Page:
Gerald Murnane 2017. Border Districts. Artamon: Giramondo Publishing Company. 164 pp.

An admirer has compared Gerald Murnane with Beckett but surely he is far more like Proust than anything else I have read, but even more introspective, withdrawn. Could mistakenly be thought of as neurotic but too genuine and accomplished to be dismissed so easily. Assured language but riven with minutiae and recursion which ascends from device to distraction to annoyance. It is moot whether the author ventures far (as he intends), or barely at all (as he pretends). Certainly he aspires to always be in a border district, however it mostly seems to be a border between not a lot and not much else.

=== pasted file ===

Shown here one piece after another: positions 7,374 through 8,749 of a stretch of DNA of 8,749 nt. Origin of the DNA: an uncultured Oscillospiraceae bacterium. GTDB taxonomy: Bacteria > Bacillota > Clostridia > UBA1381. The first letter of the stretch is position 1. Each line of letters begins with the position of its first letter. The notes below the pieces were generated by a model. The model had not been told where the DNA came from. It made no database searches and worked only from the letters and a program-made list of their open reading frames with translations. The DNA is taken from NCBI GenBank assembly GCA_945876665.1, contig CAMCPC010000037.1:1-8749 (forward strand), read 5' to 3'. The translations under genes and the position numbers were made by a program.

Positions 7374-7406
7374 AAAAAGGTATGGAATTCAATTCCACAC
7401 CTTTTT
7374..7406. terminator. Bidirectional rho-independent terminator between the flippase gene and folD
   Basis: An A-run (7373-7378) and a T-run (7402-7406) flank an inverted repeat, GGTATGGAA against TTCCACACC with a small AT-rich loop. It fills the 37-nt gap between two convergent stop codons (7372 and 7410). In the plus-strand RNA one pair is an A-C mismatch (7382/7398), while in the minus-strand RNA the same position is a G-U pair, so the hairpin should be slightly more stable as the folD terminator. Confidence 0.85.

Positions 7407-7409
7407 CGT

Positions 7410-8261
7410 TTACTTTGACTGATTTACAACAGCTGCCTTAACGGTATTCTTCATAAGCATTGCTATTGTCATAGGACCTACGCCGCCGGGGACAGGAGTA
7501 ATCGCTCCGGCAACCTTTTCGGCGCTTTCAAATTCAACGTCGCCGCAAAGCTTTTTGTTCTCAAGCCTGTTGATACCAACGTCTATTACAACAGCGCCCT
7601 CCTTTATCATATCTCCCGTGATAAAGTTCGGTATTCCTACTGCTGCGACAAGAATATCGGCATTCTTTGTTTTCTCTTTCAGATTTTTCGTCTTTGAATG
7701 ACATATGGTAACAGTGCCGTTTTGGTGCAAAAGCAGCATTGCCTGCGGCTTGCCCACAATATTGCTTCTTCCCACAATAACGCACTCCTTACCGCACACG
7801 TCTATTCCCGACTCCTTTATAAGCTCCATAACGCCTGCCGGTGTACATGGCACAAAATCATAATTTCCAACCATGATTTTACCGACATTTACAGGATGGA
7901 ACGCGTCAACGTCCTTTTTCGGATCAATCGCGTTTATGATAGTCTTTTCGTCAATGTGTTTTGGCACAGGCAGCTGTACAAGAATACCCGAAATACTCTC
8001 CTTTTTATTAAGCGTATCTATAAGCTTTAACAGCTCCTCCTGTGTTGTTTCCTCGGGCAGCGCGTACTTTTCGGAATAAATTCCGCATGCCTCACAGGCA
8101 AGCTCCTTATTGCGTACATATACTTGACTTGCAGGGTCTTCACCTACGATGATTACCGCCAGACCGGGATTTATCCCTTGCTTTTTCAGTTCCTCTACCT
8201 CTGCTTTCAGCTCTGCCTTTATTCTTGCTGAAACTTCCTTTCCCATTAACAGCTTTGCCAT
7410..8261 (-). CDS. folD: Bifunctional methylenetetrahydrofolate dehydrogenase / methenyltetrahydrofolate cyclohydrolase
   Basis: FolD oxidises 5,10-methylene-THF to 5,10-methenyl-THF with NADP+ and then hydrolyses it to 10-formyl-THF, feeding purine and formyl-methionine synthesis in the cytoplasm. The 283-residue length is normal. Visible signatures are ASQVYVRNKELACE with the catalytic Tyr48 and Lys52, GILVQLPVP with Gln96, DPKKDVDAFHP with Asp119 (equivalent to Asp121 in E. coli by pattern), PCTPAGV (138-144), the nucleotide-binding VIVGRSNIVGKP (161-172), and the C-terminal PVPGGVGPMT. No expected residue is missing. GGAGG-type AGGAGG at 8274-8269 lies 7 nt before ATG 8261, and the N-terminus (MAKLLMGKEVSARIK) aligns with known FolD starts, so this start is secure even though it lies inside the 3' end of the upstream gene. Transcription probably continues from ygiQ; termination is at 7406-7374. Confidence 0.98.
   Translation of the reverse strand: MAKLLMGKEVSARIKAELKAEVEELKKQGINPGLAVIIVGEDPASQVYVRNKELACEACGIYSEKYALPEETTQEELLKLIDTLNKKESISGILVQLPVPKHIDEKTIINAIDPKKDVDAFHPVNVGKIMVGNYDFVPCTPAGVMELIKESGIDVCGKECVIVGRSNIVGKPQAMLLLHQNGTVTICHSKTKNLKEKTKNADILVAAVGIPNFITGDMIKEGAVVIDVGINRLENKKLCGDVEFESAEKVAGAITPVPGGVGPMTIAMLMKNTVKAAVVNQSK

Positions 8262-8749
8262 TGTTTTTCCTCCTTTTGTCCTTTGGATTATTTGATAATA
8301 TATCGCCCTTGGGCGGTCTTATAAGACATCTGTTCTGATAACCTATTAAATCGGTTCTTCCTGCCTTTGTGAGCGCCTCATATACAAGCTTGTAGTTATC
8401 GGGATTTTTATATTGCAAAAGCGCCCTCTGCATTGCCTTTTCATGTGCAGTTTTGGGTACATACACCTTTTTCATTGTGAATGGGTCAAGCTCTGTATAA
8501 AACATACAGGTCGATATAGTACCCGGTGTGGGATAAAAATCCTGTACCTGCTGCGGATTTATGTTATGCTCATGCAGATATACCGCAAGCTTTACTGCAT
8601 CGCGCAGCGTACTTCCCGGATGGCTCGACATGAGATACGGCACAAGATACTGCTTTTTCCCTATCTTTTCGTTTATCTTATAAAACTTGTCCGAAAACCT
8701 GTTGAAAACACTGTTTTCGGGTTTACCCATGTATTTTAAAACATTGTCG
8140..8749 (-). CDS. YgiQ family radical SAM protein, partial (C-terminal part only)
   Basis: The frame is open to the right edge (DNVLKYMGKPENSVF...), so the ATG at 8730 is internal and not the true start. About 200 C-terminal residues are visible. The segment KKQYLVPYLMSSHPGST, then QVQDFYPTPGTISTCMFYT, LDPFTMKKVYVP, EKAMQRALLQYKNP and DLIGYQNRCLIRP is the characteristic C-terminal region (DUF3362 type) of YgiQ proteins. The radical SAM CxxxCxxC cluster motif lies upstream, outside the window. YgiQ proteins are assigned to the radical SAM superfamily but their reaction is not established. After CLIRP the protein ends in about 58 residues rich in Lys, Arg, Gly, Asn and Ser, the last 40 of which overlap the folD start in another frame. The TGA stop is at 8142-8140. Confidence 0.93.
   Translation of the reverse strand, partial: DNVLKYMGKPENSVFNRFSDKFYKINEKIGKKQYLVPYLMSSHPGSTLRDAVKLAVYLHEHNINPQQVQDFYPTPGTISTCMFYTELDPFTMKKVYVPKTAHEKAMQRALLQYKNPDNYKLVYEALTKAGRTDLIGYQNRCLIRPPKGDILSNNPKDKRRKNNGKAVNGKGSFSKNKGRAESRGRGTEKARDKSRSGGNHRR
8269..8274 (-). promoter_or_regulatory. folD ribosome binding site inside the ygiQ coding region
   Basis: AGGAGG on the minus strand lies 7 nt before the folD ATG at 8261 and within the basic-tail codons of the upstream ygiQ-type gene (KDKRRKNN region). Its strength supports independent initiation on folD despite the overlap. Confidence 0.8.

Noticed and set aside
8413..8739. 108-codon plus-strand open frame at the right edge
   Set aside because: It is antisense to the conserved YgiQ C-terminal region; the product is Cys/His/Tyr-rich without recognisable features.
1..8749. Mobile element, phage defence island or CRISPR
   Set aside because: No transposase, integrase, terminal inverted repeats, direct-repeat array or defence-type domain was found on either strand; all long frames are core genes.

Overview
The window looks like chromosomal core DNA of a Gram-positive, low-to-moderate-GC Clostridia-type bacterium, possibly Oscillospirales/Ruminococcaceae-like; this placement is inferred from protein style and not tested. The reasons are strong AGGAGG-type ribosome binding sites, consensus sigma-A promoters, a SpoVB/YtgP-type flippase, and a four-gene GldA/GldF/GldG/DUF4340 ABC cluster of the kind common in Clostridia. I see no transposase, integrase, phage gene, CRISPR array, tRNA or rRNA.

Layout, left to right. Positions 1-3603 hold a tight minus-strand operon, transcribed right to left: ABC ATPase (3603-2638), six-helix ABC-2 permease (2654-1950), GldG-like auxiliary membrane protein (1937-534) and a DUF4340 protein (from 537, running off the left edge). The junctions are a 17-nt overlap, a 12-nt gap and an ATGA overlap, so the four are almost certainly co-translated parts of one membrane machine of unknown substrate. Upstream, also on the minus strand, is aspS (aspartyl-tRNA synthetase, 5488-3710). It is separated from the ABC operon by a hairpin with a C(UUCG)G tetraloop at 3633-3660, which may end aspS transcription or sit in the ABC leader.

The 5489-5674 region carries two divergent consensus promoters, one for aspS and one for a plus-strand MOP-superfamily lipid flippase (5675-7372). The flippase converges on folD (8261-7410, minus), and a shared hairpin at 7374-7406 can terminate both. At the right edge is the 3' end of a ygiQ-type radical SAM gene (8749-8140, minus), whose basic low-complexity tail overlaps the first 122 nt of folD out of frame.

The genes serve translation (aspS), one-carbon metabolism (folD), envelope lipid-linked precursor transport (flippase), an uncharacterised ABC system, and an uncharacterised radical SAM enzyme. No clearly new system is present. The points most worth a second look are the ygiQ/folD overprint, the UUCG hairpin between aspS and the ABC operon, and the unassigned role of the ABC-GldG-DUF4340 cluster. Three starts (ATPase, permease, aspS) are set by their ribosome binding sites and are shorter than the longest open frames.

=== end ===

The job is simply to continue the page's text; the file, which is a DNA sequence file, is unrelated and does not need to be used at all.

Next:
Gerald Murnane variously encapsulates himself:

In the unimaginable circumstance that I were writing a work of fiction … (p. 15)

Alone at my desk, however, and especially while writing a report such as this, I become what many would describe as an eccentric or a misfit. (p. 147)

And especially:

… I have learned to trust the promptings of my mind, which urges me sometimes to study in all seriousness matters that another person might dismiss as unworthy, trivial, childish. (p. 19)

This is Murnane’s most recent book. And, he has said, his last. In time I will try another.